When I moved away for college, I couldn’t work for my dad anymore and I had a hard time getting another programming job because I didn’t have any real experience. All I had was two years of working for my dad doing delphi stuff which I don’t think was very common in the job market. I had to be pretty resourceful. I stopped working for my dad in 2002. It wasn’t until 2005 that I got my first real programming job and I got that really by just weaselling my way into it.
I saw an ad somewhere, I think it was the actual newspaper where I saw the ad and I applied to it and I went and talked to the people and I didn’t even come close to getting the job. They basically told me to get lost. About six months later, I saw the same ad again. I’m like, “Okay, you guys still haven’t found anybody. You obviously still need somebody.” I contacted them again and basically said that, and they brought me in and interviewed me again and this time, they hired me. That was just kind of sheer persistence, how I got my first programming job. I was totally unqualified and I didn’t try to lie or anything to get my way in. I was just persistent about it and I said, “If you hire me to do this, I can figure out and do it.” And I did figure it out. That’s one way to go about it.
Charles: I’m actually working on a book on this and my perspective on this also comes down to the way that people look for employees or look for programmers. There aren’t enough senior devs to fill all the senior dev jobs and that’s why you see them listed on job boards and such and you don’t see as many of the junior jobs because essentially the way people find people is they first look in their own networks so, “Who do I know that can do this job?” If they don’t anybody then they go and look at the people they trust and see if they know anybody. Usually that’s their co-workers people in their team, people the company. “Do you know anybody who can do this job?” Because if they come with a reference, it’s less risky. Then, if that doesn’t work, then they start looking around the community and they go, “Okay, how can I know if somebody’s really a top-notch candidate?”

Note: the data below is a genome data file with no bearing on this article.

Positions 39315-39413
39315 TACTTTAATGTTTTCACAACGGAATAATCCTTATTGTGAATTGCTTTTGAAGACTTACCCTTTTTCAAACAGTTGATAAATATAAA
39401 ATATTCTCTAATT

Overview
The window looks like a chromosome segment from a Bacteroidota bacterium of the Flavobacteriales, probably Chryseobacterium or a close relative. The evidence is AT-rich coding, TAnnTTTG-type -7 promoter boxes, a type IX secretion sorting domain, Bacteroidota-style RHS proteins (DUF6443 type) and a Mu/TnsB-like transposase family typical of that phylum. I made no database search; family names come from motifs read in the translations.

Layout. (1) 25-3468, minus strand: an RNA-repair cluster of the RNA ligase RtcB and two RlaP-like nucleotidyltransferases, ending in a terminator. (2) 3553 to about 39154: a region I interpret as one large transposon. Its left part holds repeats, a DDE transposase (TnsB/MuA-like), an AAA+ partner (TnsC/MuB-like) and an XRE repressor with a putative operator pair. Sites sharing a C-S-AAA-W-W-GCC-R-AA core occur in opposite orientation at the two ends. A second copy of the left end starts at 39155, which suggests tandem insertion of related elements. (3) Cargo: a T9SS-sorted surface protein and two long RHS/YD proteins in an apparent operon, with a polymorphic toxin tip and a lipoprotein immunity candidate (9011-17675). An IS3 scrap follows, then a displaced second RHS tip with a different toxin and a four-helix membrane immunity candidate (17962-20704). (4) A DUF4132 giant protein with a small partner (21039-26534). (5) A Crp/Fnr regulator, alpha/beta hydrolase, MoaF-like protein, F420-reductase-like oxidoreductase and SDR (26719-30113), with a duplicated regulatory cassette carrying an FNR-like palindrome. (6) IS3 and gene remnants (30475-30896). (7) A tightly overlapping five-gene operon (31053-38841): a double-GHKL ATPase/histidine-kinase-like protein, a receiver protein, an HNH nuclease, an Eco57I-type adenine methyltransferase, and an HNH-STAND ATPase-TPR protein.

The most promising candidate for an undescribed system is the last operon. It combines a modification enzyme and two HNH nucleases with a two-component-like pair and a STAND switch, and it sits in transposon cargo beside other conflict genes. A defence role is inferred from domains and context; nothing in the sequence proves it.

Usually what happens is they’ll wind up going to the local code meetup or something like that and seeing who’s there and seeing if they can meet somebody who looks good or they’ll go to the local group’s mailing list and do the same thing. They’ll go to online communities and find people who can work remotely. And then after all of that, if all of that fails then they can actually go list the job.
Jason: Yeah Chuck, everything you just said, that’s my exact experience too.
Brian: I just have some tiny bit of feedback on that because one of the things that we always talk about as software developers is making sure that you get involved in the community. Do some open-source things, go to the meetups, do things like that. I can tell you that most of the students that I had they were they just weren’t able to do those kinds of things because when they got into class, they want to work. When they get them for work, they took care of their kids. There are a lot of people who are lucky enough to be able to say, “The way to get a job in this field is to go out and do open-source where they can get involved in the community and make an MBN network.” What do you do for those people who can’t do that?
Charles: That’s tricky.
Brian: I think we have to be very careful with the advice we give on how to get a job in the field. It’s very easy to say, “I was able to do it because I didn’t have any kids. I was able to go to meetups, and I was able to do those kinds of things. I didn’t have those other obligations. Gosh, where would I be if I had kids? Where would I be if my wife and I both have to work to put food on the table and I had to get my homework done around that same time?”
Charles: I think that’s a fair criticism. I’m also just going to point out that this is the nature of the market and that’s the way people look for people. If you want that job, that’s the most effective way to find it. If you can’t find it, what do you do? To be honest, I don’t know if there’s a good answer. You have to spend some of the time finding these people and getting to them before they get far enough down the list to where you can’t participate at that level.
Jason: I have a response to what Brian send. Basically I think what we’re talking about, at least one thing we’re talking about is differentiating yourself a little bit. If you go to meet a group and especially if you give a talk or something, then you’re somebody. Somebody going there looking for employees has a way to decide who to talk to. It’s like the person who gave the presentation, they must know what they’re talking about and you don’t need to wait until you know a lot of stuff to give those presentations by the way, or you can do some writing online but to speak to people who have kids and jobs and stuff like that, speaking for my own experience, as somebody who has had to make time from all your time’s already spoken for but somehow you still have to make some extra time, there’s one single thing that I’ve found has been effective. That is simply to shift my whole day up a little bit.